| Article Access Statistics|
| Viewed||4060 |
| Printed||169 |
| Emailed||1 |
| PDF Downloaded||19 |
| Comments ||[Add] |
| Cited by others ||2 |
Click on image for details.
|Year : 2013 | Volume
| Issue : 3 | Page : 226-228
Development of post-kala-azar dermal leishmaniasis in AmBisome treated visceral leishmaniasis: A possible challenge to elimination program in India
VNR Das1, K Pandey1, D Singh2, C Forwood3, CS Lal4, P Das2
1 Department of Clinical Medicine, Rajendra Memorial Research Institute of Medical Sciences, Agamkuan, Patna, India
2 Department of Molecular Biology, Rajendra Memorial Research Institute of Medical Sciences, Agamkuan, Patna, India
3 Médecins Sans Frontières, Sadar Hospital, Vaishali, India
4 Department of Biochemistry, Rajendra Memorial Research Institute of Medical Sciences, Agamkuan, Patna, India
|Date of Submission||20-Nov-2012|
|Date of Decision||31-Jan-2013|
|Date of Acceptance||31-Jan-2013|
|Date of Web Publication||12-Sep-2013|
Department of Clinical Medicine, Rajendra Memorial Research Institute of Medical Sciences, Agamkuan, Patna
Source of Support: Médecins Sans Frontières-Spain (MSF) for drug procurement, Conflict of Interest: None
We report two cases, one male (33 years) and a female (14 years), that developed Post-Kala-azar Dermal Leishmaniasis (PKDL) after successful treatment for visceral leishmaniasis (VL) or Kala-azar with AmBisome, the lipid complex of Amphotericin B. Both cases presented with hypo-pigmented macular lesions all over the body. The patients responded well to AmBisome after treatment with three courses. This first ever case report from India indicates that possibly there is no effective drug for VL until date, which can prevent post-treatment development of PKDL.
Keywords: AmBisome, kala-azar, post-kala-azar dermal leishmaniasis, visceral leishmaniasis
|How to cite this article:|
Das V, Pandey K, Singh D, Forwood C, Lal C S, Das P. Development of post-kala-azar dermal leishmaniasis in AmBisome treated visceral leishmaniasis: A possible challenge to elimination program in India. J Postgrad Med 2013;59:226-8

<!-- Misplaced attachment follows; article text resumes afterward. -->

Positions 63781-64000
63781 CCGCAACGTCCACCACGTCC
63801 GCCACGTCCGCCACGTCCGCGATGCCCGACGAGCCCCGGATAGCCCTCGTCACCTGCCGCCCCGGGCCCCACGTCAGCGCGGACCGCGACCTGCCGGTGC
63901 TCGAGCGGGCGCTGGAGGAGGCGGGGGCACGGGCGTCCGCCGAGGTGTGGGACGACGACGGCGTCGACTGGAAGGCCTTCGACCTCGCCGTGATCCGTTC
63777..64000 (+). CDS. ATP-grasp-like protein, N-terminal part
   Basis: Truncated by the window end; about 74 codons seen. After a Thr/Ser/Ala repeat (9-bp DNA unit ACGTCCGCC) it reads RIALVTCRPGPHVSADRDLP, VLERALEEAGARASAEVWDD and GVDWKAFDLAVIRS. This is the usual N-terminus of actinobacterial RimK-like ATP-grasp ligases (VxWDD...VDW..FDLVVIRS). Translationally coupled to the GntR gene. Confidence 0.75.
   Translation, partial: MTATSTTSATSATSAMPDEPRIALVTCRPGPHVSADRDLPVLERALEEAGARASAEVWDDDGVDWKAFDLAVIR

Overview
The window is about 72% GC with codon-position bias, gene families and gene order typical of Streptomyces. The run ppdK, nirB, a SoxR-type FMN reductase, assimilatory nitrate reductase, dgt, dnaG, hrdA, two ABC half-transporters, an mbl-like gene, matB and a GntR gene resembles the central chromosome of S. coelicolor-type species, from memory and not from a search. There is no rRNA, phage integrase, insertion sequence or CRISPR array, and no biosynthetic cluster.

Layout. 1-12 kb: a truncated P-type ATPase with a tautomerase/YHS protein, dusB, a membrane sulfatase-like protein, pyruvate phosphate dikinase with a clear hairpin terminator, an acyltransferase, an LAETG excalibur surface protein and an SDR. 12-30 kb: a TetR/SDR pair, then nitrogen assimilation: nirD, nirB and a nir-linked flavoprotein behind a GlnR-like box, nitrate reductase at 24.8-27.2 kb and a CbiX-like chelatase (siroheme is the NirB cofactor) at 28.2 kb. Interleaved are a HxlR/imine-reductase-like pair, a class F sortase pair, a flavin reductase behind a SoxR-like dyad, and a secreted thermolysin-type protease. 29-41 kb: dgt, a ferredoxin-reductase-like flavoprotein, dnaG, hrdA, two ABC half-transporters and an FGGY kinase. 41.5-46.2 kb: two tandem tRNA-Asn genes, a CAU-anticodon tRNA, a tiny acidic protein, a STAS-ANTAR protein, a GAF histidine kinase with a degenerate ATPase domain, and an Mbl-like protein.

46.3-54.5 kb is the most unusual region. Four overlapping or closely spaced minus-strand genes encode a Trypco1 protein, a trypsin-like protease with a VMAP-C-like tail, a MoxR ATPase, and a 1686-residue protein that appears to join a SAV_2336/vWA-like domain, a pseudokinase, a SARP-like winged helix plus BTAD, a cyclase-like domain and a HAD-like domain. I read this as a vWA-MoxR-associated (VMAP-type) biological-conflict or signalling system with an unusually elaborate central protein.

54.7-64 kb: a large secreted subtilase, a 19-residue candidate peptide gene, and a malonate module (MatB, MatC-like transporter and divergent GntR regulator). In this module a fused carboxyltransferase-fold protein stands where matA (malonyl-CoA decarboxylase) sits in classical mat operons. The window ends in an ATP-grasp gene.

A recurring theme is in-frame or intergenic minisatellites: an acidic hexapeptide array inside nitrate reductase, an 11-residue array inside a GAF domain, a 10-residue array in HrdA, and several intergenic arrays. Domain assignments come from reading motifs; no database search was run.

|How to cite this URL:|
Das V, Pandey K, Singh D, Forwood C, Lal C S, Das P. Development of post-kala-azar dermal leishmaniasis in AmBisome treated visceral leishmaniasis: A possible challenge to elimination program in India. J Postgrad Med [serial online] 2013 [cited 2022 May 23];59:226-8. Available from: https://www.jpgmonline.com/text.asp?2013/59/3/226/118046
| :: Introduction|| |
Post-kala-azar dermal leishmaniasis (PKDL) is seen in India (5-15%), Sudan (>50%), Bangladesh, and Nepal after incomplete or partial treatment of visceral leishmaniasis (VL) cases with Sodium-Stibo-Gluconate (SSG).  Besides SSG, the development of PKDL has also been reported from VL cases treated with other anti-leishmanial drugs such as Pentamidine, Amphotericin B, Paromomycin and Miltefosine. PKDL is a dermatosis usually occurring as a sequel of VL or kala-azar (KA), caused by Leishmania donovani and characterized by macular, maculo-papular, and nodular skin lesions on the entire body. It is of considerable epidemiological importance, particularly in India because it acts as reservoir for transmission of the parasite through sandflies. In addition, the possibility exists that this could be one of the reasons for the massive epidemic of KA in Bihar in the 1970s. , The incubation period of PKDL after VL is usually 0-6 months in Sudan and 6 months to several years in India.  This first ever case series from India describes the development of PKDL after a full course of AmBisome, the lipid complex of Amphotericin B (given under direct supervision) that has the highest cure rate for VL and a favorable risk benefit profile. It is thus a matter of grave concern.
| :: Case Report|| |
A 33-year-old male patient (case 1) and a 14-year-old female patient (case 2), presented with hypo-pigmented patches all over the body. Both the patients reported to out-patient-clinic of Rajendra Memorial Research Institute of Medical Sciences in October 2009 and May 2009 respectively. Clinical examination revealed hypo-pigmented macular lesions without scale, non-tender and non-ulcerative. Sensation was intact and there was no thickness of the ulnar nerve. Macular patches were more marked on the face and upper arm in case 1 and face and upper trunk in case 2 [Figure 1]a and [Figure 2]a. Systemic examination did not reveal any abnormalities such as anemia, dehydration, hepatosplenomegaly, and lymphadenopathy.
|Figure 1: (a) Showing macular lesions over back and arms pretreatment. (b) Disappearance of macular lesions post treatment|
Click here to view
|Figure 2: (a) Showing macular lesions on the back of neck and arms before treatment. (b) Disappearance of the lesions post treatment|
Click here to view
The retrospective documentary workup for a past history of VL confirmed that both the patients indeed had clinical signs and symptoms of VL. After screening with rK-39 rapid immunochromatographic test (ICT) and confirmation by demonstration of L. donovani bodies in splenic aspirates, they were treated with AmBisome ® (Gilead Sciences, Inc. San Dimas, CA) 20 mg/kg body weight in four divided doses on 1 st , 2 nd , 5 th and 10 th day of treatment in June 2008 and December 2007, respectively. At the end of treatment (EOT) examination on Day 10, both were clinically cured. During the 3-month and 6-month follow-up, they had no signs and symptoms of VL or PKDL. Case 2 was lost to 6-month follow-up. However, in between 6-15 months, and 3-12 months of EOT respectively, case 1 and case 2 developed skin lesions on face that spread subsequently to the entire whole body.